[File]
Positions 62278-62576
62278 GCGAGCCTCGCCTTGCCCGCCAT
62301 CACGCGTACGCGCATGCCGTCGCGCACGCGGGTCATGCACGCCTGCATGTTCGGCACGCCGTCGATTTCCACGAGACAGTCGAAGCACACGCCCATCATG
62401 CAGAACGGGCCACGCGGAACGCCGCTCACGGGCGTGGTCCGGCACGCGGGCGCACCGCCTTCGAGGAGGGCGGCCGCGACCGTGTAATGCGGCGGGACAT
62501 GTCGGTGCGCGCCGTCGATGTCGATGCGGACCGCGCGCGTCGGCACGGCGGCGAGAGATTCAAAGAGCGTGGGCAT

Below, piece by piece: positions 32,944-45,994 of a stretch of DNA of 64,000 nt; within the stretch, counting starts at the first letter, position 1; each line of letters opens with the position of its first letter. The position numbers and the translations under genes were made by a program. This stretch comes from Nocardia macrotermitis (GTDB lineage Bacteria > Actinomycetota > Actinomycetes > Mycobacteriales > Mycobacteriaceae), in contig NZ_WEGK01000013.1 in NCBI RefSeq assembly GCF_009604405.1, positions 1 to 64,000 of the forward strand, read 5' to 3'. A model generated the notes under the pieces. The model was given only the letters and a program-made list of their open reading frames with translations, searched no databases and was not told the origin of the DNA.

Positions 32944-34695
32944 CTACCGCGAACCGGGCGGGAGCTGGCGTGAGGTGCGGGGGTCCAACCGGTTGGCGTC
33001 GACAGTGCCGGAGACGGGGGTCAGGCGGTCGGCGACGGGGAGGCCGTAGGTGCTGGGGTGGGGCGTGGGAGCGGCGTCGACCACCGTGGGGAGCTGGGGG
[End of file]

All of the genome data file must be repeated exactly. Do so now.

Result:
Positions 62278-62576
62278 GCGAGCCTCGCCTTGCCCGCCAT
62301 CACGCGTACGCGCATGCCGTCGCGCACGCGGGTCATGCACGCCTGCATGTTCGGCACGCCGTCGATTTCCACGAGACAGTCGAAGCACACGCCCATCATG
62401 CAGAACGGGCCACGCGGAACGCCGCTCACGGGCGTGGTCCGGCACGCGGGCGCACCGCCTTCGAGGAGGGCGGCCGCGACCGTGTAATGCGGCGGGACAT
62501 GTCGGTGCGCGCCGTCGATGTCGATGCGGACCGCGCGCGTCGGCACGGCGGCGAGAGATTCAAAGAGCGTGGGCAT

Below, piece by piece: positions 32,944-45,994 of a stretch of DNA of 64,000 nt; within the stretch, counting starts at the first letter, position 1; each line of letters opens with the position of its first letter. The position numbers and the translations under genes were made by a program. This stretch comes from Nocardia macrotermitis (GTDB lineage Bacteria > Actinomycetota > Actinomycetes > Mycobacteriales > Mycobacteriaceae), in contig NZ_WEGK01000013.1 in NCBI RefSeq assembly GCF_009604405.1, positions 1 to 64,000 of the forward strand, read 5' to 3'. A model generated the notes under the pieces. The model was given only the letters and a program-made list of their open reading frames with translations, searched no databases and was not told the origin of the DNA.

Positions 32944-34695
32944 CTACCGCGAACCGGGCGGGAGCTGGCGTGAGGTGCGGGGGTCCAACCGGTTGGCGTC
33001 GACAGTGCCGGAGACGGGGGTCAGGCGGTCGGCGACGGGGAGGCCGTAGGTGCTGGGGTGGGGCGTGGGAGCGGCGTCGACCACCGTGGGGAGCTGGGGG